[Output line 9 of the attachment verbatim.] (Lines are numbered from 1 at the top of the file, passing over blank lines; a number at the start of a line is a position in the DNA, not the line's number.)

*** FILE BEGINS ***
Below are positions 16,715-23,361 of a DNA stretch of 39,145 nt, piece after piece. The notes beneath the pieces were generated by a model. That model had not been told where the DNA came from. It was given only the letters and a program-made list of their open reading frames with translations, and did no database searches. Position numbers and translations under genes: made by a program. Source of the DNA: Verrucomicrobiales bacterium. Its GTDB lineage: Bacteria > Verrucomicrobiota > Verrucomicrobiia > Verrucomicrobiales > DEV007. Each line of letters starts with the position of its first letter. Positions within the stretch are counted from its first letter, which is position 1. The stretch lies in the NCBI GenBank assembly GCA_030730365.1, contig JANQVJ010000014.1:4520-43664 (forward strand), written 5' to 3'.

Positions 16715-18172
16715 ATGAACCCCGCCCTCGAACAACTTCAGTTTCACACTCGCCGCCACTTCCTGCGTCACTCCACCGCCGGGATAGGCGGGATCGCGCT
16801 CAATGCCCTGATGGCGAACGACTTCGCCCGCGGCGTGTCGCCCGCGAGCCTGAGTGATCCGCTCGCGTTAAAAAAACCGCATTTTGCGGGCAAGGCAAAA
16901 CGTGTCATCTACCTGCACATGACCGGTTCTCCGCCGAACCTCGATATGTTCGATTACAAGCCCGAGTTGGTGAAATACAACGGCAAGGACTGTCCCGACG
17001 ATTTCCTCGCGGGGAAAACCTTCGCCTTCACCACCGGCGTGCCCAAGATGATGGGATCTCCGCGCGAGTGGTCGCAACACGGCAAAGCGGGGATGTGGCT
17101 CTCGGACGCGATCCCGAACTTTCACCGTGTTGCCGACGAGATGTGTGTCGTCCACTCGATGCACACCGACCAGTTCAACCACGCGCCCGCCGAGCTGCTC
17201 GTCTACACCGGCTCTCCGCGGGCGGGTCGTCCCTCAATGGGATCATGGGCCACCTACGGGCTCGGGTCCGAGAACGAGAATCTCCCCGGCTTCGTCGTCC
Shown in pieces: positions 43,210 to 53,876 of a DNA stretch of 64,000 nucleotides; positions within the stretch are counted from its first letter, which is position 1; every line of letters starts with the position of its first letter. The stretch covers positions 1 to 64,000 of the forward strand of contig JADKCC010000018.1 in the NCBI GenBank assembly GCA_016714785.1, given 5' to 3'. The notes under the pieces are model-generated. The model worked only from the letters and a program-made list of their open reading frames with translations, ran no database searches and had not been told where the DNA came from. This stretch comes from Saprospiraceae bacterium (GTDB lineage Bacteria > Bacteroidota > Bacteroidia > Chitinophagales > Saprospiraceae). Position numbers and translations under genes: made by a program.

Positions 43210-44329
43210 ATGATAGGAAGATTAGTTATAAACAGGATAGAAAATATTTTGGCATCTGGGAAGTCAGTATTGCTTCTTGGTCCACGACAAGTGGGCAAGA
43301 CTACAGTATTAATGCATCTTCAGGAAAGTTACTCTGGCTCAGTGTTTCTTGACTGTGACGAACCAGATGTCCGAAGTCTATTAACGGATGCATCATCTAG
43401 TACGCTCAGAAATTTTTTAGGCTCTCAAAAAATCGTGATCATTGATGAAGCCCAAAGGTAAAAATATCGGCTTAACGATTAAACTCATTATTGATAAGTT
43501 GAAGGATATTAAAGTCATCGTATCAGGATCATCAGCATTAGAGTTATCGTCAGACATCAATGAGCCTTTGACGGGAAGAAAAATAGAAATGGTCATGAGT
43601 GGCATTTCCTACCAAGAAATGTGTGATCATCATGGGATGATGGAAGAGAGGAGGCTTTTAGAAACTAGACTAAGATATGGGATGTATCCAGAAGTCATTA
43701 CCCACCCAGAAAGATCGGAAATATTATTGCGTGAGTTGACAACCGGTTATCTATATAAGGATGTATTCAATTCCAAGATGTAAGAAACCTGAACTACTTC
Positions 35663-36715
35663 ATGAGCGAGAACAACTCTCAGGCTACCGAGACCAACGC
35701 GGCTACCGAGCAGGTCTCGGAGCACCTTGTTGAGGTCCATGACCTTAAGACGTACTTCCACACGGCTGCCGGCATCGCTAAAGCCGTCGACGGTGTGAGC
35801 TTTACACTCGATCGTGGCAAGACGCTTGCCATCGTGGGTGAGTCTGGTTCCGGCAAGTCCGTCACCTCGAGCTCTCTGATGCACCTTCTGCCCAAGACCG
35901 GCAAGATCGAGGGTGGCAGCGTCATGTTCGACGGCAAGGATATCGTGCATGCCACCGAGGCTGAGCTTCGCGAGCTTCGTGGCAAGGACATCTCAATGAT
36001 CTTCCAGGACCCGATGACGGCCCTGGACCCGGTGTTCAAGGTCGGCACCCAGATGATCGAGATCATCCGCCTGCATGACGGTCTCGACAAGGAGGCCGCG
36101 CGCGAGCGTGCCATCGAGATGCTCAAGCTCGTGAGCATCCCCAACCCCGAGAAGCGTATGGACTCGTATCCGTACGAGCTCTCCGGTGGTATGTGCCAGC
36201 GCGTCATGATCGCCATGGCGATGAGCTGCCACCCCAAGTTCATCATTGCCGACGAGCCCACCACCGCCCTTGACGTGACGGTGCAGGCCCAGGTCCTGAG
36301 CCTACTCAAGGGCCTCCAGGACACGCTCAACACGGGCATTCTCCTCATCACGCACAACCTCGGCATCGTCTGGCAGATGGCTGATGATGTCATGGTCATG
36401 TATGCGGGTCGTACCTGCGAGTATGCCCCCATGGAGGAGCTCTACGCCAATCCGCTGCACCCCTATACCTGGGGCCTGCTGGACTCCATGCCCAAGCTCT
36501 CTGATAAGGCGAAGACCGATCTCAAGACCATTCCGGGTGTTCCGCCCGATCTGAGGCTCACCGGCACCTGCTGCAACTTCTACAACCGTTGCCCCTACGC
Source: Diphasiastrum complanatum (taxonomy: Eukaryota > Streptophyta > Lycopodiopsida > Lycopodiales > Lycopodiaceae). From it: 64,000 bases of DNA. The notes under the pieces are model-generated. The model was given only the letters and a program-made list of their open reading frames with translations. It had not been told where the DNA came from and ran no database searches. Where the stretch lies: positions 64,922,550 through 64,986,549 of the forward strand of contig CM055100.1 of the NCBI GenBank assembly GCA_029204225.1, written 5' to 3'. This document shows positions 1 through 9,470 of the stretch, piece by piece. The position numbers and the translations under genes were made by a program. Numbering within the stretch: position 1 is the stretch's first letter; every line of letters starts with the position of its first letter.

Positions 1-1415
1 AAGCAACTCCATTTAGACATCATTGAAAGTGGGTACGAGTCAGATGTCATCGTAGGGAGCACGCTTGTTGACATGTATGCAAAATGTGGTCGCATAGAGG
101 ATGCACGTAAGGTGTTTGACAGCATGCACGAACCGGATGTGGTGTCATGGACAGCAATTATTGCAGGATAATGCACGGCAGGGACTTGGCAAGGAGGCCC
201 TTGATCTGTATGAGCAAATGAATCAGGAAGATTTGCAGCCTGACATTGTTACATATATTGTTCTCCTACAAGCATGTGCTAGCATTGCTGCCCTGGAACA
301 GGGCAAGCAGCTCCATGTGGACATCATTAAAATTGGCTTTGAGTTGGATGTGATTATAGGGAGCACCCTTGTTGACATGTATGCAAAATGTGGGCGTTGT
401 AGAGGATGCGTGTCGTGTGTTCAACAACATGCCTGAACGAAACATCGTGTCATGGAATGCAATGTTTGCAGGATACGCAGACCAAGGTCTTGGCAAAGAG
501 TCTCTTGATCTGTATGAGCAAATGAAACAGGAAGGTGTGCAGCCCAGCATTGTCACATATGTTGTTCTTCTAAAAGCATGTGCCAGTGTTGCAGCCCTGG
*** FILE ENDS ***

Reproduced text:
Shown in pieces: positions 43,210 to 53,876 of a DNA stretch of 64,000 nucleotides; positions within the stretch are counted from its first letter, which is position 1; every line of letters starts with the position of its first letter. The stretch covers positions 1 to 64,000 of the forward strand of contig JADKCC010000018.1 in the NCBI GenBank assembly GCA_016714785.1, given 5' to 3'. The notes under the pieces are model-generated. The model worked only from the letters and a program-made list of their open reading frames with translations, ran no database searches and had not been told where the DNA came from. This stretch comes from Saprospiraceae bacterium (GTDB lineage Bacteria > Bacteroidota > Bacteroidia > Chitinophagales > Saprospiraceae). Position numbers and translations under genes: made by a program.